Diary of a Traveling Monk

Volume 2, Part 2, Chapter 13

 

A U G U S T  12

 

They Thought We Were Russian Soldiers Dressed in Civilian Clothes

By Indradyumna Swami

7:10 a.m. Our water supply is limited again. We each have just enough to wash our faces and brush our teeth.

 

10:00 a.m. Managed to chant eight rounds before arati. Today I gave the Srimad-Bhagavatam class.

 

12:40 p.m. Listened to a tape of bhajans by Srila Gurudeva and one of my favorite lectures given by him in Moscow in 1990. It is from the Second Canto of Srimad-Bhagavatam. It is very relevant to our situation here now. The verse reads:

 

anta-kale tu puruña

 

agate gata-sadhvasah

 

chindyd asaìga-sastrena

 

sprham dehe ‘nu ye ca tam

 

“At the last stage of one’s life, one should be bold enough not to be afraid of death. But one must cut off all attachment to the material body and everything pertaining to it and all desires thereof.” (Srimad-Bhagavatam 2.1.15)

 

Garik came from the school. We were glad to see him alive.

 

2:40 p.m. Held a meeting about our situation. All ten devotees were present. Some say that we should stay here; others say we should try to leave. I argued that by staying here we are taking the greatest risk. I said, “Where is the guarantee that one of the missiles or shells that fly all day long over our roof will not hit our little brick house?”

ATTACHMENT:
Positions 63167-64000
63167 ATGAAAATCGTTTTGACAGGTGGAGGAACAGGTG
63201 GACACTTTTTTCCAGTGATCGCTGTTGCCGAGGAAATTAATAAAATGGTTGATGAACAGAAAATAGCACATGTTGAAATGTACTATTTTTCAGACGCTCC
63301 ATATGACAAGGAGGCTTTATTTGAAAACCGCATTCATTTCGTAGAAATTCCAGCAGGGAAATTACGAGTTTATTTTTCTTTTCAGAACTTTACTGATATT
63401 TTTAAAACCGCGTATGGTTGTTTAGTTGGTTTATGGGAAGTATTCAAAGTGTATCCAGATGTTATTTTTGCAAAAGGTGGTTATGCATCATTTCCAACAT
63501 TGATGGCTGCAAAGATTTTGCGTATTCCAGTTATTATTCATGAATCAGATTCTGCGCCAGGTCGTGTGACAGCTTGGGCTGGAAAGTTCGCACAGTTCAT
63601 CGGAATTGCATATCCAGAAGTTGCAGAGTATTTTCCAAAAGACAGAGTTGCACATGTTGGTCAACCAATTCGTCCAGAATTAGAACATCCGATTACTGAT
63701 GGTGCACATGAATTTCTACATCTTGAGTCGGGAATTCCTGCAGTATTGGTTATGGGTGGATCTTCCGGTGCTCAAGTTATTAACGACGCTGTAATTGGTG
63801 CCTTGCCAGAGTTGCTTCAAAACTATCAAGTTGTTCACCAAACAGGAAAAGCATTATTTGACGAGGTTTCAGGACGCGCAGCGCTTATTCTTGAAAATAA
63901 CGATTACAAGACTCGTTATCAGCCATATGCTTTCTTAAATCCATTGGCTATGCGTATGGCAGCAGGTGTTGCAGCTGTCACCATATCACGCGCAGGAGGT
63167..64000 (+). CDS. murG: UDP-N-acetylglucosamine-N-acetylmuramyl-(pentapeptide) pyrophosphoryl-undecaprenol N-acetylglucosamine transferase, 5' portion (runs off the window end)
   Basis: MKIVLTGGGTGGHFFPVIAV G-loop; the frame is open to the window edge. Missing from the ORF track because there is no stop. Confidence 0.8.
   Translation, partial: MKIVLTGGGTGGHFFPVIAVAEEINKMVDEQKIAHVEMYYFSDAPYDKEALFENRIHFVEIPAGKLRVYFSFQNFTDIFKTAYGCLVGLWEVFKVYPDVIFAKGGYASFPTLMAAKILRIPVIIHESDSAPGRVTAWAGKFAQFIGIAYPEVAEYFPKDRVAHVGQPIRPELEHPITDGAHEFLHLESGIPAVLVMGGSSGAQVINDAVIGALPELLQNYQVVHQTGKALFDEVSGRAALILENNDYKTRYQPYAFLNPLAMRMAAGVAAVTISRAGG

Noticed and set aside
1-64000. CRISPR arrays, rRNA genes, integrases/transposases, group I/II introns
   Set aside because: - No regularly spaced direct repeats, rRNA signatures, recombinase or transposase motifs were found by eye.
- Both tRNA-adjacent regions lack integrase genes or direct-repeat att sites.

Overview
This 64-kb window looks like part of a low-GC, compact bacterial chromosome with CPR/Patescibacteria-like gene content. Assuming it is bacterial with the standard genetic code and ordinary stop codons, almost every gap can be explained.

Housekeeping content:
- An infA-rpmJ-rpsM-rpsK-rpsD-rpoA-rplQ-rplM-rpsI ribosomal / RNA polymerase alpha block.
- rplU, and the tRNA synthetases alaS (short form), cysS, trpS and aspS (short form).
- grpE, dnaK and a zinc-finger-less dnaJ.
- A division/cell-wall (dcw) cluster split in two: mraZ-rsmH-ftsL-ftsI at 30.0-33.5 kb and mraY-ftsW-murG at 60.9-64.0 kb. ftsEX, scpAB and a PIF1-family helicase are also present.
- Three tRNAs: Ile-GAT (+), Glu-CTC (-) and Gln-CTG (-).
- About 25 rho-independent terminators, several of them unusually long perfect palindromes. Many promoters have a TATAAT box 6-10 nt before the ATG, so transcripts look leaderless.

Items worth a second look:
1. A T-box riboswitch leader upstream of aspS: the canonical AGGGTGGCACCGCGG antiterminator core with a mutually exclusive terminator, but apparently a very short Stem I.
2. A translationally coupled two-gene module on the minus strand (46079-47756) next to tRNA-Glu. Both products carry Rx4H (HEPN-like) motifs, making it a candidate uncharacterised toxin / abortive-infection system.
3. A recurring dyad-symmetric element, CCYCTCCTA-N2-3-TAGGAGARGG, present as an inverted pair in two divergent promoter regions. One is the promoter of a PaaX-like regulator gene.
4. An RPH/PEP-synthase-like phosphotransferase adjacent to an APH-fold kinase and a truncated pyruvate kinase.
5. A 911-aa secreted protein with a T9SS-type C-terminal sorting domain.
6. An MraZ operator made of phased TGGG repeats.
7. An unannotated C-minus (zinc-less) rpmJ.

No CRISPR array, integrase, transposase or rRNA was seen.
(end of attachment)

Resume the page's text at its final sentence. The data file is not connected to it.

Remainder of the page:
At last everybody agreed that we have to leave.

 

We decided to send a few men to scout the countryside around us to find a road out of here. I was appointed to try to go back to the school to secure some parts for the van, which we might need to go a long distance. Just as we finished our meeting, Chechen fighters attacked a nearby building.

 

6:45 p.m. I left for the school with Garik, but as soon as we were a little distance from the house we were arrested by Chechen rebels. They thought we were Russian soldiers dressed in civilian clothes. They pushed us down a road to see their commander and on the way forced us to carry a big bag of frozen fish. Their headquarters were not far away, and their commander turned out to be an intelligent elderly man. He looked through our documents, talked to us a little, and set us free.

 

When we reached the school, we found it in a very bad condition. I took the parts we needed for the van and also found a map of the roads in and around Grozny. We left quickly because we heard shooting start nearby. On the way back, I saw the headless body of a Chechen rebel. I tried to keep my mind fixed on Krsna.

 

9:00 p.m. We had kirtana together. We decided not to listen to the news any more to save the batteries in our radio and not to become unnecessarily disturbed. The news is always bad, and half of it is lies.